In spite of his French sounding surname, Edson Fessenden Gallaudet (April 21, 1871 – July 1, 1945), was in fact an American aviation pioneer, one of whose claims to fame was early experiments with wing warping. In 1898, he built a warping-wing kite to test his a warping-wing mechanism and it survives to this day in the National Air and Space Museum in Washington, DC. In 1911 he obtained US pilot's license number 32, flying a Wright biplane. Also in 1911 he earned a pilot's brevet with the Aero Club of France flying a Nieuport monoplane.
In 1908 he founded the Gallaudet Engineering Company in Norwich, where, as President, he did work as a mechanical and consulting engineer and, in 1909, built his first airplane.
In 1923, Gallaudet built the first all-metal aircraft which flew on 20 June, 1923 at Wright Field. In 1924, Edson Gallaudet retired from the company he had founded. The company assets were used them as the core around which the Consolidated Aircraft Corporation was founded.
Gallaudet did not patent his system of wing warping for lateral control and so the system was available to subsequent aviators. If he had patented his system it would have presented a serious difficulty to the Wright brother's use of it on their machines. Just as their patenting of the aileron did to others.
He was very active during the pre-WWI period, and designed, built and flew the legendary Gallaudet Bullet, a streamlined tail-dragger monoplane with pusher propeller, of which it was said at the time that it was twice as fast as any other biplane. The radial 100hp Gnôme twin-row rotary engine was in front, hidden behind a pointed streamlined nose, and the pilot straddled the drive shaft, on what was presumable a saddle-like seat. Not a comfortable position in the days before metal fatigue as known about. A snapped drive shaft could result in more than mechanical damage. And not helped by the lack of a windscreen, in spite of a top speed of 110 mph. He was seriously injured when he stalled his Bullet some 100 feet off the ground, severing an artery in his leg among other injuries, although he survived.
I first came across the Bullet while surfing the internet, especially the excellent Russian website Their Flying Machines, see below for ref.
There is also some good scale plans on Flickr, see below also.
I downloaded the plans, scaled them to 1/72, using the span and length information given, and ran off several copies for my project. I had scratch built various parts for aircraft before, including wings and fuselages, but had never scratch built a full aircraft before. The Bullet appealed because it had a square fuselage, with no compound curves, simple layout, no windscreen to be moulded, and no markings to rummage around for.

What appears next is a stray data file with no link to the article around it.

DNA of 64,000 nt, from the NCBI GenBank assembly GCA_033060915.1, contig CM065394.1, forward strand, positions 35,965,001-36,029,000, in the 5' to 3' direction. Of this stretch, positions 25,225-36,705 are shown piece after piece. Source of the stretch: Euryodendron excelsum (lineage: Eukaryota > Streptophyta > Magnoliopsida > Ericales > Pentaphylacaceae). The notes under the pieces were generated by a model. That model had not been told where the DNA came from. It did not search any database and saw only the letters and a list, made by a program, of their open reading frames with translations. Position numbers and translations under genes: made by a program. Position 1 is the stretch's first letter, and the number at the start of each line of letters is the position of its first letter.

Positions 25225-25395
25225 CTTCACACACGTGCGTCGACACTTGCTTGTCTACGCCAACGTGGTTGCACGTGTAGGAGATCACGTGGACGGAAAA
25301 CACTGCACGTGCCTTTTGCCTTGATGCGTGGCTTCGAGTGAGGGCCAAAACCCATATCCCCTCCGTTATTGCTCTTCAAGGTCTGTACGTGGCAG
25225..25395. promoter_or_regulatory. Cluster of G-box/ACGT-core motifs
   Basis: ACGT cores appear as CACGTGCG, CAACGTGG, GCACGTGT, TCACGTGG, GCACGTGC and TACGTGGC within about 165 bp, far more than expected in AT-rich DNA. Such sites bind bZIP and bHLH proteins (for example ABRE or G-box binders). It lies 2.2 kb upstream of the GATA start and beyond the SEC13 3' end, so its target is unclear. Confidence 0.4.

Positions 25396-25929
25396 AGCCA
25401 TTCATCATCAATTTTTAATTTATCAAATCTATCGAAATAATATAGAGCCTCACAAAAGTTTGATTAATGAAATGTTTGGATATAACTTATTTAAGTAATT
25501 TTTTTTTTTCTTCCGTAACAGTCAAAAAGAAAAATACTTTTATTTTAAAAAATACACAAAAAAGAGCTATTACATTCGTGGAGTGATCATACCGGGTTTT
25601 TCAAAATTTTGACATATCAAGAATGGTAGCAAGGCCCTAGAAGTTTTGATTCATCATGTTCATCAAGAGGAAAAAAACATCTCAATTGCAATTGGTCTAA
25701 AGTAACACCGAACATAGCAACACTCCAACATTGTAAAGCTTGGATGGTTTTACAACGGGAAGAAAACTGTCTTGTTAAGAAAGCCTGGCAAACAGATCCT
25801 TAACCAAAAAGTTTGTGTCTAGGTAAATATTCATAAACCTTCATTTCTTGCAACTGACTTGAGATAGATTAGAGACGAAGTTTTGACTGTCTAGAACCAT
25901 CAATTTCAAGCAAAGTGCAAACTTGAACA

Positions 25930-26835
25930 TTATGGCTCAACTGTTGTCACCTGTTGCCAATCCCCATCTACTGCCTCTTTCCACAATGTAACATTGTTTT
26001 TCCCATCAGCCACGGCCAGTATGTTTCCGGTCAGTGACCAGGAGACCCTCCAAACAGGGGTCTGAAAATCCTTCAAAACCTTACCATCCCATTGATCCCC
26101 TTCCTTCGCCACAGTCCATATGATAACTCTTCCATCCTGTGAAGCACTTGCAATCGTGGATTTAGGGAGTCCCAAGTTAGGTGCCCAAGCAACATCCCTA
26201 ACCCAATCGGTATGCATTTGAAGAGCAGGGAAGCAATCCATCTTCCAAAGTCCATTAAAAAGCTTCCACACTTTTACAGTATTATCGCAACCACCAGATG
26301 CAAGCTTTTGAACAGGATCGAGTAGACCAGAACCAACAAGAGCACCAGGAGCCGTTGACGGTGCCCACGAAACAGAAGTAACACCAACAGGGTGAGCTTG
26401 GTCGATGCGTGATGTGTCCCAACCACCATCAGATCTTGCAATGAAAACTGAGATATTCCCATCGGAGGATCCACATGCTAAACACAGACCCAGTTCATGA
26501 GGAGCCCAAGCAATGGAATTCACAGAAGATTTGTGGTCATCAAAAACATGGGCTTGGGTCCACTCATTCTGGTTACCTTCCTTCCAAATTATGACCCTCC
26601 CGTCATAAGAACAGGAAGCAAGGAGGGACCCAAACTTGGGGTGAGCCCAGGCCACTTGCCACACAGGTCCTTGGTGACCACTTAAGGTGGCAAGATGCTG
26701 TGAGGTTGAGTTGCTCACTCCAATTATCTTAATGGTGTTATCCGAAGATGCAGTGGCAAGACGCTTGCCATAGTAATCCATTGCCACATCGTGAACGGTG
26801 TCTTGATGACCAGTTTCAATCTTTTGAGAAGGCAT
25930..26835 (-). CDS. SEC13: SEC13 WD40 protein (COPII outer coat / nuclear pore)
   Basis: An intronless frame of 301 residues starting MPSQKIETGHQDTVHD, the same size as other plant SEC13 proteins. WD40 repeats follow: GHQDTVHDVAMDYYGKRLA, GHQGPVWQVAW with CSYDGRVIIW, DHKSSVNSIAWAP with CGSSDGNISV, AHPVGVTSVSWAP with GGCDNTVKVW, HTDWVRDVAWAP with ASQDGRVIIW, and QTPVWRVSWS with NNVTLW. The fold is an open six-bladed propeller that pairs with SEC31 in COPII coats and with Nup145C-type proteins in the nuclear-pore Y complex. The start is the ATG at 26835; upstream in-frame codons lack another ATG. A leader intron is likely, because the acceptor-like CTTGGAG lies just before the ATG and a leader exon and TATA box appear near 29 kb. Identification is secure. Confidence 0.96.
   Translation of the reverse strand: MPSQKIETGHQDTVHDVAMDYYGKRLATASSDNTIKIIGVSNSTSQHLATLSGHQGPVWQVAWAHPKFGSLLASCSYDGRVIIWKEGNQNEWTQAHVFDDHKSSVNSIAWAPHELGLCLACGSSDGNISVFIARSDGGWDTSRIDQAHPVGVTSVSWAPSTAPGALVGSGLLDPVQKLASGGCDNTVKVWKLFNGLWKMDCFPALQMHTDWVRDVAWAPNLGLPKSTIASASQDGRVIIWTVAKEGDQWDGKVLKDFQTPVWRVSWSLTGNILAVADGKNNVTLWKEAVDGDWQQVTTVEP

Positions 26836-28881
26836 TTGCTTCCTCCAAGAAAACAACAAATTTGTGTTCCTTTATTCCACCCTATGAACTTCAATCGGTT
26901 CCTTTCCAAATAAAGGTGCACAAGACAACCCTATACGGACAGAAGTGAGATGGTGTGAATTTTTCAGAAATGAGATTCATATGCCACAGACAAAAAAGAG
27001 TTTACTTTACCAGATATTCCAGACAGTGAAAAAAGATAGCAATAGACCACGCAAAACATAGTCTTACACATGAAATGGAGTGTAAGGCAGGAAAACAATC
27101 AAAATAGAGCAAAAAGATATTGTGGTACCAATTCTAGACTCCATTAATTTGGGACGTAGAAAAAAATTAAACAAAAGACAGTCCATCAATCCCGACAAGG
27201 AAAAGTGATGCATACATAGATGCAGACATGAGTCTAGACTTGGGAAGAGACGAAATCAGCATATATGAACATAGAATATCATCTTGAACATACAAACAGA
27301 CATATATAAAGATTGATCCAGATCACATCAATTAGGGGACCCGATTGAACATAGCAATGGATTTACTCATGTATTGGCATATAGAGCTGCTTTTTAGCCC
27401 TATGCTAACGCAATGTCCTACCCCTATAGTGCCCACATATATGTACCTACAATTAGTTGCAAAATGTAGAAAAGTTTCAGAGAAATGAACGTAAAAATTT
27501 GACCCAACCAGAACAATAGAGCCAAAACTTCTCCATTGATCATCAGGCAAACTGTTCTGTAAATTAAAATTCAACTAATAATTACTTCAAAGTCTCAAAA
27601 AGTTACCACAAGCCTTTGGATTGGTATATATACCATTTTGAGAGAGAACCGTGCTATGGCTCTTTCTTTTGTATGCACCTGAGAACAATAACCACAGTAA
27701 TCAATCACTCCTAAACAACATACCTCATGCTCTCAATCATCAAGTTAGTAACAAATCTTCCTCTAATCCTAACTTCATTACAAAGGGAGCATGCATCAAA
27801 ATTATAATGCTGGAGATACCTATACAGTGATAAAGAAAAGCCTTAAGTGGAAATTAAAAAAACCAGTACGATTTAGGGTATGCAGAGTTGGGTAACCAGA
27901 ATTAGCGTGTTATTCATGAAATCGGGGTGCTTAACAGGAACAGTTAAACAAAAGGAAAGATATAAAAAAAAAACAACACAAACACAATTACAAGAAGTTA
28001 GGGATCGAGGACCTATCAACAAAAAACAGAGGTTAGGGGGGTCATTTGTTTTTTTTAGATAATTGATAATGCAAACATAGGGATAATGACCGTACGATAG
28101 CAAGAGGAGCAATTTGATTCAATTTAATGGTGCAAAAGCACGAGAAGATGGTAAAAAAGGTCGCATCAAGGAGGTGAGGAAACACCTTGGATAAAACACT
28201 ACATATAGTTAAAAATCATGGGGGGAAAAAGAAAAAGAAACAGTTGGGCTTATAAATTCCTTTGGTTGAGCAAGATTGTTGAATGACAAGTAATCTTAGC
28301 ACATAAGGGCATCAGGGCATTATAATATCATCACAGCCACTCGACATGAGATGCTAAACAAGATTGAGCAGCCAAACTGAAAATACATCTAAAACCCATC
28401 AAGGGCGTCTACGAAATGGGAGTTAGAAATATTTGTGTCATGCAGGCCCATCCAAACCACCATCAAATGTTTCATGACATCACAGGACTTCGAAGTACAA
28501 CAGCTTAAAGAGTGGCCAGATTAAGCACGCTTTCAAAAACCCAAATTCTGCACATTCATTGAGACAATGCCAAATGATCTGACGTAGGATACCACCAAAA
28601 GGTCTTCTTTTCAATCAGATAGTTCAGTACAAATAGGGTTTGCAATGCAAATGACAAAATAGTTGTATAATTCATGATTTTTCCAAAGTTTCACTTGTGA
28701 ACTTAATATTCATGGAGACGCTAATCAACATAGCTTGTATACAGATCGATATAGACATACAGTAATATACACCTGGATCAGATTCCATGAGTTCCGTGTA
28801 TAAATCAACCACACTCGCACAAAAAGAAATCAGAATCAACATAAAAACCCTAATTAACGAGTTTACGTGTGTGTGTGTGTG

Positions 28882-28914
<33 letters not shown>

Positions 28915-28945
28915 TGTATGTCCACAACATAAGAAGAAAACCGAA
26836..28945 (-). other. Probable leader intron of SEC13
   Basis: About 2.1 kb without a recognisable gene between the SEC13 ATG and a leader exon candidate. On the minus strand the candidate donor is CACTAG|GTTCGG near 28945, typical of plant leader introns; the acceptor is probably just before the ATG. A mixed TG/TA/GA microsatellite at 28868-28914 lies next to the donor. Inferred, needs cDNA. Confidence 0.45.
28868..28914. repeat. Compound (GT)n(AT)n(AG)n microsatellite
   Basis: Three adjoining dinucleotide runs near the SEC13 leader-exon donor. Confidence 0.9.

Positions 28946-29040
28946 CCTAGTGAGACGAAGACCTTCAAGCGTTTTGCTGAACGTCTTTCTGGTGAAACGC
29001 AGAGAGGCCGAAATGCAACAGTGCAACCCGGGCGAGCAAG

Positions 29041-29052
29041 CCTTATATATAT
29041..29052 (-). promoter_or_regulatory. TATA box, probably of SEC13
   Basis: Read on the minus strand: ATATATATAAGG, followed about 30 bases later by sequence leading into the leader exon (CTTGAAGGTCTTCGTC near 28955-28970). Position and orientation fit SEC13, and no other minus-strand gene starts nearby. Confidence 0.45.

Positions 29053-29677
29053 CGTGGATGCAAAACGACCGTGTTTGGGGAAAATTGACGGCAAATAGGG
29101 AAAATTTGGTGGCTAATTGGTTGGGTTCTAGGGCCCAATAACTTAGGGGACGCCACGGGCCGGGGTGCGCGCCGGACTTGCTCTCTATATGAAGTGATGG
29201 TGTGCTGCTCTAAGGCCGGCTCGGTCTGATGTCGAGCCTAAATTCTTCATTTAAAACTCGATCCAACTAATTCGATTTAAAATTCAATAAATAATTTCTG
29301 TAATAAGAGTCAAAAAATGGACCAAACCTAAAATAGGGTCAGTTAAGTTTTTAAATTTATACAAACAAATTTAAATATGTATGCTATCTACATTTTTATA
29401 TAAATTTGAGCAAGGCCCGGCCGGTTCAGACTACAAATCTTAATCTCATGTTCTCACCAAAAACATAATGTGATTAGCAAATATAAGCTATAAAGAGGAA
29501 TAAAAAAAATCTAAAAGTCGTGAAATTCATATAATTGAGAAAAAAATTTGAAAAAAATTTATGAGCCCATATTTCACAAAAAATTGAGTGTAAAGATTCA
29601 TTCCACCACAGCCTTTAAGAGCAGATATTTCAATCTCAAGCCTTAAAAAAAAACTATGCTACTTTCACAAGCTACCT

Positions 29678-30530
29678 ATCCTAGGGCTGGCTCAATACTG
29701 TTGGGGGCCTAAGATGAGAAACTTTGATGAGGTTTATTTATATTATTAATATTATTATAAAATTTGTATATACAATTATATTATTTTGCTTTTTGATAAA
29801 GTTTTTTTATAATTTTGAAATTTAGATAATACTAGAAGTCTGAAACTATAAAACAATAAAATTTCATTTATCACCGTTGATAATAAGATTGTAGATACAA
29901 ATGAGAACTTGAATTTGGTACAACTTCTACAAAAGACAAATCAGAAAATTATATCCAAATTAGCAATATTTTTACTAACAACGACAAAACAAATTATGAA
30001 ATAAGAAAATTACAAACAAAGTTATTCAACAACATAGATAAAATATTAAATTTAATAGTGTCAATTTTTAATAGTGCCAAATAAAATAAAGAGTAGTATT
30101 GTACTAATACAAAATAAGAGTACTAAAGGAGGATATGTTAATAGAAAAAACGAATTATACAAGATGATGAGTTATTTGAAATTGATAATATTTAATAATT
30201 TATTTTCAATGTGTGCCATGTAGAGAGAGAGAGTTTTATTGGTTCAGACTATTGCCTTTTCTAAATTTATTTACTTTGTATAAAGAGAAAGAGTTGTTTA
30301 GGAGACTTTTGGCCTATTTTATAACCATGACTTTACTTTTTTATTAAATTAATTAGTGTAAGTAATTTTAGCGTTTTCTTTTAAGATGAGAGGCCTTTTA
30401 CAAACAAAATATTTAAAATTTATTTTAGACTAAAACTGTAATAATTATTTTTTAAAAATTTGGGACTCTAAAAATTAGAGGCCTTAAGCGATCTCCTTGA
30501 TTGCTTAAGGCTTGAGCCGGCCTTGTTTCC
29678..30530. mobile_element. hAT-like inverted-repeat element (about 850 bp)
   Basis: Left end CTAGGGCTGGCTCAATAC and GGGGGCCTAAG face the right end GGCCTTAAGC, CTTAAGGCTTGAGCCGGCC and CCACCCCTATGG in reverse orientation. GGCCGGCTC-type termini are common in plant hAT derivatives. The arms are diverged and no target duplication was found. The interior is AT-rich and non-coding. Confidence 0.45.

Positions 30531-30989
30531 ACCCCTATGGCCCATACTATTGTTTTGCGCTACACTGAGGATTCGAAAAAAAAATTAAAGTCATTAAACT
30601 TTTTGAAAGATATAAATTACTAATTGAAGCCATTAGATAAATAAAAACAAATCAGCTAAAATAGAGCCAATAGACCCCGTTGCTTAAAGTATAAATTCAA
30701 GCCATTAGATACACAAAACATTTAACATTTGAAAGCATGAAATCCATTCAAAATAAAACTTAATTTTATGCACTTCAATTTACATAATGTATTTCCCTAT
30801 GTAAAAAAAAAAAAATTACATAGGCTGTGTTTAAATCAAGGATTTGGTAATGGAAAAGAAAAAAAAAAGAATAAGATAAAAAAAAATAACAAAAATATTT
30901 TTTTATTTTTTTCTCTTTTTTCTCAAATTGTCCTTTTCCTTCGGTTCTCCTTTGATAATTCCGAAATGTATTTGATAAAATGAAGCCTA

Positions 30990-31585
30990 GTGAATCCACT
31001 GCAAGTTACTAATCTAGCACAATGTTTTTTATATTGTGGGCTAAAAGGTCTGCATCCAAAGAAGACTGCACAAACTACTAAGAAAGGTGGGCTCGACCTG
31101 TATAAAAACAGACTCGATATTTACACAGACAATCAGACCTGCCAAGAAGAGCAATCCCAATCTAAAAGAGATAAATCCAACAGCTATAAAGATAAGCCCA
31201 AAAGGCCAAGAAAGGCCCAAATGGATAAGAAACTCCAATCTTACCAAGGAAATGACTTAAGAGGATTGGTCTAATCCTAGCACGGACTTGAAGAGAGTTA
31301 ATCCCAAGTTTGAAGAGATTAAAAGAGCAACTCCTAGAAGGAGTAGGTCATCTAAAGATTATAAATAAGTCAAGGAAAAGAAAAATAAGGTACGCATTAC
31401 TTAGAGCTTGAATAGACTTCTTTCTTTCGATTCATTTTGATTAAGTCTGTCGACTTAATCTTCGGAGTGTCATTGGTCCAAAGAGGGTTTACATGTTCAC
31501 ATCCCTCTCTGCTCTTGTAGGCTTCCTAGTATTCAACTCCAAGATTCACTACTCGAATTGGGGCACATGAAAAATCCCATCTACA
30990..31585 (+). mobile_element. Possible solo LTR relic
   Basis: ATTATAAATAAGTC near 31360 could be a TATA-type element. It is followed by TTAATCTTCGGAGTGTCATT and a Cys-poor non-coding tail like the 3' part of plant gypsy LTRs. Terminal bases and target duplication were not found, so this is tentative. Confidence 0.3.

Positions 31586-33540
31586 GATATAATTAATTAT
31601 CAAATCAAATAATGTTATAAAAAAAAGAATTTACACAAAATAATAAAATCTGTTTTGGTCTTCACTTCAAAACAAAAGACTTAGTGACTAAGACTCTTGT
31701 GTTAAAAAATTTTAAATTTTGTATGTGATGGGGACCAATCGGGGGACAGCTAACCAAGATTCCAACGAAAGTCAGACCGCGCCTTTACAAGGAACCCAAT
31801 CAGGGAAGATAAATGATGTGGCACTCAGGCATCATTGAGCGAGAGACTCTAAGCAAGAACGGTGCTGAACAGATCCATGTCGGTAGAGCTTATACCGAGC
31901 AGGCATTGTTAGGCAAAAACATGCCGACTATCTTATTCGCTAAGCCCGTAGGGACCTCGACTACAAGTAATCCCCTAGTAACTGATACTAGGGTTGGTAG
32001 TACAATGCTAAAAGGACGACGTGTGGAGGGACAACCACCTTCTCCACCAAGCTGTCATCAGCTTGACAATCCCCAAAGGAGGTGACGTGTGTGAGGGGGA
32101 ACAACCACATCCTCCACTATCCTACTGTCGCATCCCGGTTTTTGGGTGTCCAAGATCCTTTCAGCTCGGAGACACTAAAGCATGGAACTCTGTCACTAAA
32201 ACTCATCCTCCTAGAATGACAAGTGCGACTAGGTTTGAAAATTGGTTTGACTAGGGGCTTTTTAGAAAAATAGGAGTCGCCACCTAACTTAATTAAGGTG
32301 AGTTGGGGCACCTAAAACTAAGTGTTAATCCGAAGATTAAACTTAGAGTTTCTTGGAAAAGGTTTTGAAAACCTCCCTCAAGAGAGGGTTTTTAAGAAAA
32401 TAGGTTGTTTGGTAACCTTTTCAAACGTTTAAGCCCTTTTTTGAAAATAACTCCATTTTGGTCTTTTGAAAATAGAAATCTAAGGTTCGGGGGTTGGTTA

Beginning with the fuselage all four sides can be cut out using the plans as templates. My plastic card sheets have been around a while and the labelling I put on them has long since rubbed off, but I think it would be about 20 mil card. Not the thinnest, but thin enough to be pliable without heat. You can make a few inner frames for support from scrap offcuts, which I keep in a box from vacform projects. It all presents no problems, although it is best to leave off the top decking for the moment, while you cut out the rectangular cockpit opening, and detail the inside of the fuselage with a seat. I could find no pictures of the interior so made do with a joystick and rudimentary dash with a couple of dials. Most WWI aircraft had little more.
Also, cut out a couple of rectangles from the lower decking to accommodate the wheels. Most of these are inboard and hidden by the fuselage sides, so a couple of sparebox wheels are all that is necessary, painted tire black and left for later. Tires of this period often used rubber which had no soot in it, and so were often shades of grey. They even came in a pink colour, if you can live with that.
At the same time, the tail planes can be cut from the same card. As far as I could see, the tail was all flying and so there is no need to scribe any elevator lines.
I then discovered that it had been built in 1/72 by Gabriel Stern, who is a far better scratch builder than I. And so I shamelessly copied from his website a method he has of making wing ribs show. Mark out the ribs with a pencil and metal rule on the underside of the upper surface, using the plans and keeping them equidistant. And then run a biro over the lines several times using the rule again. This will make a slight raised line on the upper side of the wing, together with a black biro line which will show through slightly, even after painting. It is simpler to do than describe. So thank you Gabriel Stern, and I hope you have not patented your method, just as Mr Gallaudet didn't patent his wings.